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Title: Influence of heat stress and carbohydrate availability on substrate metabolism and exercise tolerance time in humans
Authors: Bilzon, James L.J.
Issue Date: 2003
Publisher: © J.L.J. Bilzon
Abstract: Whilst the effects of environmental heat stress on the physiological responses of humans during exercise have been investigated for over half a century, the mechanisms responsible for fatigue during exercise in the heat are not well understood. There is increasing evidence that heat stress increases the reliance on carbohydrate (CHO), particularly muscle glycogen, as a fuel for prolonged exercise. The provision of CHO during exercise and during short-term recovery from exercise in the heat may theoretically offer some benefit. However, the literature available on the efficacy of CHO feedings during prolonged running in the heat is scarce. The aim of the experiments that are reported in this thesis were to investigate the effects of heat stress and CHO feeding regimens on substrate metabolism and exercise tolerance during prolonged running. An initial investigation revealed that the heat stress imposed by wearing a military protective clothing ensemble during prolonged running impaired exercise tolerance time and increased the reliance on CHO as a fuel. This response was associated with increases in circulating adrenaline and lactate concentrations, which may be indicative of an enhanced ß-adrenergic receptor stimulation of muscle glycogenolysis. Thus, further studies into the efficacy of CHO supplementation regimens during exercise and recovery from exercise in the heat were performed. Rehydration with a carbohydrate-electrolytes olution (CES) during a 4-h recovery period markedly increased total CHO utilisation and exercise tolerance during subsequent exercise in the heat (35°C) compared to a sweetened placebo. Whilst there was no difference in post-recovery exercise tolerance time after ingesting 55-g or 220-g of CHO within a CES, ingesting 220-g lead to a five-fold increase in estimated glycogen synthesis during recovery, which increased CHO availability and utilisation during subsequent exercise. Ingesting a 12.5% glucose solution attenuated the increased reliance on endogenous CHO stores during exercise in the heat, but the associated increases in thermal and cardiovascular strain and gastric discomfort may have been responsible for the impairment of exercise capacity. These findings suggest that increases in endogenous CHO metabolism occur in response to exogenous heat stress during prolonged running. Whilst CHO ingestion during short-term recovery periods are associated with favourable changes in glycogen synthesis and tolerance to subsequent exercise in the heat, ingestion of a hypertonic glucose solution during exercise in the heat, may impair exercise capacity.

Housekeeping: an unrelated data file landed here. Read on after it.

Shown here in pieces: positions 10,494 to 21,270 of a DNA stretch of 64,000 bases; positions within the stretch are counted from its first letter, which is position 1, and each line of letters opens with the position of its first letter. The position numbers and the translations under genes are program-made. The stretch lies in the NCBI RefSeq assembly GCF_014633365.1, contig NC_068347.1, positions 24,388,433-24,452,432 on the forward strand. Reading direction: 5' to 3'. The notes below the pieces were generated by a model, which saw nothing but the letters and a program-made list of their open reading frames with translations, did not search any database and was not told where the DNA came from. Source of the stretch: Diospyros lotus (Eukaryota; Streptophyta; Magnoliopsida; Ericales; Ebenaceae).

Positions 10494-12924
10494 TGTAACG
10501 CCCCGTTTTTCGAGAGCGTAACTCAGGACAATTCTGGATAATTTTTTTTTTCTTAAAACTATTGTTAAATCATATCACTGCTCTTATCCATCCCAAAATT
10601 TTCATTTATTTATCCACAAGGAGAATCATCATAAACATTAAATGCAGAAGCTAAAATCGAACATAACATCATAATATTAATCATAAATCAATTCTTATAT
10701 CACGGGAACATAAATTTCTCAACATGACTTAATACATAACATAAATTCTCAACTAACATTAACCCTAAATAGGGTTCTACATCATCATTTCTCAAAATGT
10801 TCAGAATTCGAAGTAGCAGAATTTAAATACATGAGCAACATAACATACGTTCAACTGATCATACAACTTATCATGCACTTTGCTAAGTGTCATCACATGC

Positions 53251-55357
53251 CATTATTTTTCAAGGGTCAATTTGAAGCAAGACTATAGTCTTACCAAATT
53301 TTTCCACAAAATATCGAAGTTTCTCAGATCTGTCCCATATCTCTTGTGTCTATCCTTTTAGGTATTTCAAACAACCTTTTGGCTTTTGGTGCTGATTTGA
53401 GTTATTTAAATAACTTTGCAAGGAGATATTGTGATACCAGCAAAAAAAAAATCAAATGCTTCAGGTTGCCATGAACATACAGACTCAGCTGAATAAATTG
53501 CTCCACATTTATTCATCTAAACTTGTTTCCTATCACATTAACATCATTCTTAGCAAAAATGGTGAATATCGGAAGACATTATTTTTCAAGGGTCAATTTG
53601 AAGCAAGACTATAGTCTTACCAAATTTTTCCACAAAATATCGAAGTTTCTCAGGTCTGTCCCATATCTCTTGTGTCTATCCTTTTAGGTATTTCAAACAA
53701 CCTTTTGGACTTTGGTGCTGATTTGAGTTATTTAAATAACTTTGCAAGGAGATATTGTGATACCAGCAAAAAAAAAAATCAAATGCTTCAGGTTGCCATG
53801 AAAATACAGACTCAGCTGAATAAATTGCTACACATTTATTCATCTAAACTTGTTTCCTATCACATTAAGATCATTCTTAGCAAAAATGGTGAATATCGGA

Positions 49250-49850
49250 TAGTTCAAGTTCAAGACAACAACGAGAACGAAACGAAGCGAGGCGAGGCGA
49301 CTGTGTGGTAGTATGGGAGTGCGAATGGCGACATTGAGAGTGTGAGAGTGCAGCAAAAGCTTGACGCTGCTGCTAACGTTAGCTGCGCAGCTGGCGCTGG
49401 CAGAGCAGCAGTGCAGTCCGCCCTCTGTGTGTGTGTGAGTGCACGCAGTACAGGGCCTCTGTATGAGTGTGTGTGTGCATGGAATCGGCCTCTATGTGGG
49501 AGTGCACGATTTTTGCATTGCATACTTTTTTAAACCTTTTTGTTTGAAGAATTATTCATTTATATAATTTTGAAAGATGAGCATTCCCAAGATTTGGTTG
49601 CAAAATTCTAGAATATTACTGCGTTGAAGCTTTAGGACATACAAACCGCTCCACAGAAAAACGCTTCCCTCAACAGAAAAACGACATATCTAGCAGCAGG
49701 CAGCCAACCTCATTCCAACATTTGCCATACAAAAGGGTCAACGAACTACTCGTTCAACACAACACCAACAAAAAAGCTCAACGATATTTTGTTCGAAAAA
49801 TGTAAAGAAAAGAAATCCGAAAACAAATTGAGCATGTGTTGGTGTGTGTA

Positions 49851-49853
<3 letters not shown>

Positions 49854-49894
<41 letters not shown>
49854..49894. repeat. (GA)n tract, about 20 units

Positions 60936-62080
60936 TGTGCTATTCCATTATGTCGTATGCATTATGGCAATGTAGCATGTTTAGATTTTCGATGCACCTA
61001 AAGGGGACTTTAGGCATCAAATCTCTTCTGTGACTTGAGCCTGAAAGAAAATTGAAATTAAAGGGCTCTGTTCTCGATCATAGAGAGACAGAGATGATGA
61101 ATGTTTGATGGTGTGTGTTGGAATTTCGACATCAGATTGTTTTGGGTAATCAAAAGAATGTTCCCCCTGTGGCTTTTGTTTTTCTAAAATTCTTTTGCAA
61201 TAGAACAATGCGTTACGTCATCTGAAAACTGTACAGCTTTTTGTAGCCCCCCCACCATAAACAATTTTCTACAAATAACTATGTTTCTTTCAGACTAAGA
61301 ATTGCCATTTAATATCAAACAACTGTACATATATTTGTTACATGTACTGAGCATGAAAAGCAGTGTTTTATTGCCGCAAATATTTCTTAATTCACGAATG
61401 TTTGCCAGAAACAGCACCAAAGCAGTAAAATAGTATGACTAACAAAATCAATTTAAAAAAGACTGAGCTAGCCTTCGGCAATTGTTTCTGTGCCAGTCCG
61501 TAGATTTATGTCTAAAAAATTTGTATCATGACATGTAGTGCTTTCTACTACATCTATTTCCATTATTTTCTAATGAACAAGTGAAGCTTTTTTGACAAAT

Description: Doctoral Thesis. Submitted in partial fulfilment of the requirements for the award of Doctor of Philosophy of Loughborough University.
URI: https://dspace.lboro.ac.uk/2134/7594
Appears in Collections:PhD Theses (Sport, Exercise and Health Sciences)

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